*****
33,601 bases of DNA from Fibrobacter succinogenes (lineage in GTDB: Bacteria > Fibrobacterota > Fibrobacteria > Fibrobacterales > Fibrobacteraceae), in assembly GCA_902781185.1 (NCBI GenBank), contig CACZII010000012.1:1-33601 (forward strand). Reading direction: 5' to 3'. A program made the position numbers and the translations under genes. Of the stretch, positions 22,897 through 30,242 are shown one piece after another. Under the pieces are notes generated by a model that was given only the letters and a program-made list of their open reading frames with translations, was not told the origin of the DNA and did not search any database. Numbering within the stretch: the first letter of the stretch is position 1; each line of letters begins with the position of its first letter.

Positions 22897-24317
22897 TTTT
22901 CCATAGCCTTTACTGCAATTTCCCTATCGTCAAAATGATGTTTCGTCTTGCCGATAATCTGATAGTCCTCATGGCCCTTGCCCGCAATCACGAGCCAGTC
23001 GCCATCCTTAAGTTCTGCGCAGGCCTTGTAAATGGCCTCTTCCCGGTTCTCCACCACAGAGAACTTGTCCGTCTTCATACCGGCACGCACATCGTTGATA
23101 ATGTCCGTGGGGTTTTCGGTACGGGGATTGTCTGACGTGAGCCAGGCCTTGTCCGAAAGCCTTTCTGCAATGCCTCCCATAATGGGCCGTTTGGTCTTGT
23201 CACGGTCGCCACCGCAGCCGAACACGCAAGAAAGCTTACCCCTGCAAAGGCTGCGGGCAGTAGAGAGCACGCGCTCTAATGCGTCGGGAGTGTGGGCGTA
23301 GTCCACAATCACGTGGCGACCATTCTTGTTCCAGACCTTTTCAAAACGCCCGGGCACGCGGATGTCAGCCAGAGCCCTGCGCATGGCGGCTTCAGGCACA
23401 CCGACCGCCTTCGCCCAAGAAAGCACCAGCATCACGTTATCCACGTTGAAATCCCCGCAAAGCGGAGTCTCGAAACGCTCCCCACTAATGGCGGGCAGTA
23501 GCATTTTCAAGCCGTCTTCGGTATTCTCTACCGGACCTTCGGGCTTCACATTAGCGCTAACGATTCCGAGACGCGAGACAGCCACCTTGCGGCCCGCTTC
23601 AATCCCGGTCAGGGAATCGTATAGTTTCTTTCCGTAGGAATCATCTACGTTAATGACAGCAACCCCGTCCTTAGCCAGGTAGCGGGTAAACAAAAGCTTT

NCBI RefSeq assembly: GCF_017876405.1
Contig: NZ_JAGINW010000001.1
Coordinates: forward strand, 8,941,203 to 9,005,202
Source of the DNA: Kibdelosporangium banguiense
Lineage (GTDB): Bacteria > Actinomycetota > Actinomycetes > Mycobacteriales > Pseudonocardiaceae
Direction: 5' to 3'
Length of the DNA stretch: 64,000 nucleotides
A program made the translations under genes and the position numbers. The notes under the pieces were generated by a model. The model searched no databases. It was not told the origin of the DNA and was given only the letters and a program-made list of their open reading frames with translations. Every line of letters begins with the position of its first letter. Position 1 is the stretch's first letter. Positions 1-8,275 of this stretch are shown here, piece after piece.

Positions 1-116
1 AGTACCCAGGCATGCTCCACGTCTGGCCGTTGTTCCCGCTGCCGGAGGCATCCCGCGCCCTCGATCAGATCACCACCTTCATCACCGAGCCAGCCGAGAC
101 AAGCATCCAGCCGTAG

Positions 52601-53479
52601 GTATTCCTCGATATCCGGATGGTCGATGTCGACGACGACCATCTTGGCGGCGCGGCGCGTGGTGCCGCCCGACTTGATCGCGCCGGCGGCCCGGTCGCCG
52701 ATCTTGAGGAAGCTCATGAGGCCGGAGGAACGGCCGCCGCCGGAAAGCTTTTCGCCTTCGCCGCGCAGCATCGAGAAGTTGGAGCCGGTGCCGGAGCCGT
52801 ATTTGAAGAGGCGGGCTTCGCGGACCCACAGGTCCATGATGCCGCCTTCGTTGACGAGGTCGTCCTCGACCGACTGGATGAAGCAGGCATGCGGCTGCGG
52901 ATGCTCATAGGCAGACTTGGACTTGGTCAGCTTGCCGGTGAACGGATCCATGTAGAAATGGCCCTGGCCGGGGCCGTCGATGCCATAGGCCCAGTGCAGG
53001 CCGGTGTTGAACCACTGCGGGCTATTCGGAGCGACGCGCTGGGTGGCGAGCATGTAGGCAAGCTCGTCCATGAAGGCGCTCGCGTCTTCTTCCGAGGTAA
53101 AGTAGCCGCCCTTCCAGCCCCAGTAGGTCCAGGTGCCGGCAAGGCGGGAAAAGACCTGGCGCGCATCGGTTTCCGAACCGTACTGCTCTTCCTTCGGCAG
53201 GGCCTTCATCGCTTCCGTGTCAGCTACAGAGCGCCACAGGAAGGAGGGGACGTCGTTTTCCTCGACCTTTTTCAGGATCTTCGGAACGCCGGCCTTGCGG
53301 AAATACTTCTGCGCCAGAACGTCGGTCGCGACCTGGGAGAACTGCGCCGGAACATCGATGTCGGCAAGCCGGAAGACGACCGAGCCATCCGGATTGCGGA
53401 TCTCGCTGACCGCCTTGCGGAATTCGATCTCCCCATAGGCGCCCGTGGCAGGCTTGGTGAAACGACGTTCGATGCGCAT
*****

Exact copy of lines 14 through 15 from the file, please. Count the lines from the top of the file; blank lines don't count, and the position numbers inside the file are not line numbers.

Coordinates: forward strand, 8,941,203 to 9,005,202
Source of the DNA: Kibdelosporangium banguiense